- Title: The Hobbit: The Desolation of Smaug
- Director: Peter Jackson
- Date: 2013
- Studio: New Line, MGM
- Genre: Action, Fantasy
- Cast: Martin Freeman, Ian McKellen, Richard Armitage, James Nesbitt, Dean O’Gorman, Ken Stott, Aidan Turner, Orlando Bloom, Evangeline Lilly, Benedict Cumberbatch, Sylvester McCoy, Luke Evans and Stephen Fry.
- Format: Color, Widescreen
- DVD Format: R1, NTSC
“You’ve changed, Bilbo Baggins, you’re not the same Hobbit that left the Shire.” – Gandalf
“I started this! I cannot forsake them. They are in grave danger.” — Gandalf
“If what you say is true, the World is in grave danger.” – Radagast
“What have we done?” – Bilbo
There is an innate problem with any trilogy, especially a trilogy of films – and that is, the film often has no beginning and no ending. The beginning, background, and set-up is all in the first film. The resolution will be in the final film. And sometimes, the middle film is very hard to judge without seeing the final film. This seems to be especially true with Peter Jackson’s trilogies based on JRR Tolkien’s works, because Jackson takes the approach they are three long chapters of a single work. An approach that, in the end, especially when the extended editions are included, worked for Lord of the Rings.
However, for The Desolation of Smaug, I find it very difficult to review the film on it’s own. I suspect that the extended edition (to be released on Blu-ray next Tuesday 11/4/2014), may affect how I view the film, and the third film, The Hobbit: The Battle of Five Armies, which is due in theaters in December 2014, will change my opinion further. But I will say this – I didn’t hate it. Overall, I felt the theater-version of The Hobbit: The Desolation of Smaug was “ok” to “good”, but not terrible.
Whereas, The Hobbit: An Unexpected Journey emphasized that the Dwarves Quest was to return to their home, which made the film more universal and made it easier to emphasize with the characters and the whole point of the exercise; The Desolation of Smaug, rather like the book, emphasizes both adventure and a Quest for gold. Often, the Tolkien’s works, Dwarves are seen as overly concerned with money: gold, jewels, and treasures of the Earth. This is certainly the case in The Desolation of Smaug, where Thorin seems to be not only motivated by returning to his ancestoral kingdom but by claiming the dragon’s horde of treasure to be found there.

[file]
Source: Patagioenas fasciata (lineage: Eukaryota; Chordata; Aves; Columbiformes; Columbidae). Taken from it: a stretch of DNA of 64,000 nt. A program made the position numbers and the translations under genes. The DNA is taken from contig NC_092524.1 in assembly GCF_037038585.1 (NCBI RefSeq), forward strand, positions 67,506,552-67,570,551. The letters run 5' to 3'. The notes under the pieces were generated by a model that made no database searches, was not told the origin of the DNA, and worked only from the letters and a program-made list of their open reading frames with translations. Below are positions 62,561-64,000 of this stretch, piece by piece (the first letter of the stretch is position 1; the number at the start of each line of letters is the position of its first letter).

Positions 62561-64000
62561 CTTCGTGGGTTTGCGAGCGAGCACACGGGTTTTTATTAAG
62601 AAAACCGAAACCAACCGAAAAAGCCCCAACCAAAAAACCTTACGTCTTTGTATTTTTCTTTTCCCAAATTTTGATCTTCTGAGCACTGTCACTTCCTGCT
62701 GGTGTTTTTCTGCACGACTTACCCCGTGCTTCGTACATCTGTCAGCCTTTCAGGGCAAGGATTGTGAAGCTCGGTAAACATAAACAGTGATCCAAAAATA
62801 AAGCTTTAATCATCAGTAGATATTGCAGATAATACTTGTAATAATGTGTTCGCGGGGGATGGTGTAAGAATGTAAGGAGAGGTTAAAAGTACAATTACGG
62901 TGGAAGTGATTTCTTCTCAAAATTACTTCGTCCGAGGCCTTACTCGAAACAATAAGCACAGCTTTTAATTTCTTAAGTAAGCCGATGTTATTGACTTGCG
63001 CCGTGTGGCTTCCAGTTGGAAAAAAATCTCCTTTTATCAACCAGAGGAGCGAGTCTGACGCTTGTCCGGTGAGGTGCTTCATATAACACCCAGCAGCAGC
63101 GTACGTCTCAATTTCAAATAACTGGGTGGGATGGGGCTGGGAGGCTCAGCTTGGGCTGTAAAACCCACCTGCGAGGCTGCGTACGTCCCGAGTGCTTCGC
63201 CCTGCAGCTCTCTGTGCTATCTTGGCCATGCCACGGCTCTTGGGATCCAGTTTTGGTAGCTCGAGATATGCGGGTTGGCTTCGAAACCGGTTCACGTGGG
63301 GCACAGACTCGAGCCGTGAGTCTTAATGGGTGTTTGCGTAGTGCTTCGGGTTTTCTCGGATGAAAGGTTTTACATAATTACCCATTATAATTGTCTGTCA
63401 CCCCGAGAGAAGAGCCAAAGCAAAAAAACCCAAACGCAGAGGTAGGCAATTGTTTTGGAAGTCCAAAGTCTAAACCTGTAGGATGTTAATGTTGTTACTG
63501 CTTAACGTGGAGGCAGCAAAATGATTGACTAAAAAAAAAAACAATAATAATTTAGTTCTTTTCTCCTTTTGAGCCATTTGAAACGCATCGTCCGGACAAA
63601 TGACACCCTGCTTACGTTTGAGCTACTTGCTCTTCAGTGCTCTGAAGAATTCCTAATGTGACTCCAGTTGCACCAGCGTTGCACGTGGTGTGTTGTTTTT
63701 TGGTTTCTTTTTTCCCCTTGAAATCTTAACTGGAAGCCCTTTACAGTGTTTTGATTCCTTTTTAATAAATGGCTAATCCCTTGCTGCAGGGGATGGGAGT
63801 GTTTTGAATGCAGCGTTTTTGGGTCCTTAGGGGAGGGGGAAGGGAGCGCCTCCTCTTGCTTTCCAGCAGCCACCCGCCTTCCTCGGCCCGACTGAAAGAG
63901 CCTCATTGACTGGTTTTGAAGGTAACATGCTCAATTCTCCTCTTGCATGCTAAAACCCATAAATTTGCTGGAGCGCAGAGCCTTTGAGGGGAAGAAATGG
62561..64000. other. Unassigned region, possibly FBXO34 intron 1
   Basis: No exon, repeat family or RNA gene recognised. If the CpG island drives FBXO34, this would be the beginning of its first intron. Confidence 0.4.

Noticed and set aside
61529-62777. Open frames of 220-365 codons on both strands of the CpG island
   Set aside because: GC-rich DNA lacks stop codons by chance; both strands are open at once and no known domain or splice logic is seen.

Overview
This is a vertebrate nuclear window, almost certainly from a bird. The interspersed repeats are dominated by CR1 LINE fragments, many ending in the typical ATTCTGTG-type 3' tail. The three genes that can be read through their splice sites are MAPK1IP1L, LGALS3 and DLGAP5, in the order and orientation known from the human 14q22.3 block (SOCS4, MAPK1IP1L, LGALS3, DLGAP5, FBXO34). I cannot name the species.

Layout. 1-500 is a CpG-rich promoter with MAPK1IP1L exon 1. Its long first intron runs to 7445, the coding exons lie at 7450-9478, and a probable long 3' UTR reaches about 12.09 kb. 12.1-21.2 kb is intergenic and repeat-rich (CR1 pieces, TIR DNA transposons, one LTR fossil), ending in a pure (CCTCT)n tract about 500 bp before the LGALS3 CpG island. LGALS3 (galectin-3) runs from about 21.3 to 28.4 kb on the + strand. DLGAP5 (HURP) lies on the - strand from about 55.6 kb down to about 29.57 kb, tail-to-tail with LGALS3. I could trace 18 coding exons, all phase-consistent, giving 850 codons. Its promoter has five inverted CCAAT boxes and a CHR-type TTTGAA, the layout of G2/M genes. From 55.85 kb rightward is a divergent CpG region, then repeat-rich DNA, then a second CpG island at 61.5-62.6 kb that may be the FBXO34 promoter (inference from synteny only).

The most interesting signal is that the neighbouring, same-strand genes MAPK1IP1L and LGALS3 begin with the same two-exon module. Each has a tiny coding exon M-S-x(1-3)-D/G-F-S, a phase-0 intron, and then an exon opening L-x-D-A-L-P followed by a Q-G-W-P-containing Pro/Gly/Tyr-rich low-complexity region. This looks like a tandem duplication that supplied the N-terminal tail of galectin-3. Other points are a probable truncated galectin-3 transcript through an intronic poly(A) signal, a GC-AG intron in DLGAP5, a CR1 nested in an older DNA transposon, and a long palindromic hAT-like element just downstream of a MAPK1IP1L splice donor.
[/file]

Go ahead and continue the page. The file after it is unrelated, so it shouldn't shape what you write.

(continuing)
The Desolation of Smaug is very episodic as a film; and each section often involves a lot of action, fighting, and special effects. However, there seems to be little characterization amonst all the action, which is a pity. In terms of characters, new ones are introduced: Tauriel, a female Elf, who is a good fighter and who has a passion for hunting down Orcs (and possibly a crush on Legolas); Bard, a bargeman who’s raising three children on his own, and lives in Laketown (Esgaroth); The Master (played with relish by Stephen Fry) – the tyrannical dictator of Laketown.
The character of Tauriel, though completely non-canonical, I actually liked, especially the second time I watched the film, and on DVD. She brings a freshness to the film, and I hope we see more of her in the third film.
Bard seems much more distrustful of the Dwarves and even seems to dislike them, once he figures out who they are. However, he’s also interested in genuinely helping the people of Laketown, and seems to be the one in charge of attempting to rid the town of their rich and tyrannical Master.
Additions of new characters such as Tauriel, and the expansion of short sequences in the book into full-blown action scenes in the film, almost, at times, makes Peter Jackson’s The Hobbit seem like Fan Fiction. I don’t mean that in a negative way. But Tolkien created a very rich, and detailed world, and even, it’s said, felt it was OK for others to “play in his sandbox” as it were. But regardless as to whether or not the author would have approved of the films – they really do feel like an expansion of Tolkien’s story and world. This is especially true in the introduction of completely original characters, such as Tauriel, or the expansion of the roles of other characters, such as Legolas (who, as the son of King Thranduil might have been mentioned in The Hobbit novel, but he doesn’t have a major role.) I love Tolkien’s books, especially The Lord of the Rings, so I don’t really have a problem with Peter Jackson’s additions. I sometimes wonder what would have happened if Jackson had made The Hobbit first, and as a single film, prior to making Lord of the Rings, and how that might have gone, but we will never know.
The other aspect of The Hobbit: The Desolation of Smaug, that I found especially interesting – and I picked up on this more watching the DVD, than I had seeing the film in the theater a year ago, was the amount of foreshadowing of events in Lord of the Rings. Gandalf’s mission with Radagast to discover what is going on, and who the Necromancer is, leads directly into The Lord of the Rings, as does the marching of the Orcs. When Bilbo briefly drops The Ring in Mirkwood and fights off a spider to get it back, then says “Mine,” as he grabs it – it is frightening because we know where that leads. And even Bilbo, as he realizes what he’s does, seems startled by his own actions. The spiders, also reference the confrontation between Sam and Frodo and Shelob (which is in The Two Towers novel, but in the film of The Return of the King).
Overall, the film was good – I did buy the DVD, after all – and I intend on buying the Extended Edition Blu-Ray (or possibly DVD if there is one). And I certainly want to see the final film. But I felt the first film of Jackson’s The Hobbit trilogy was better.
Recommendation: See It (for the spectacle at least).
Rating: 4 out of 5 Stars
Next Film: The Prestige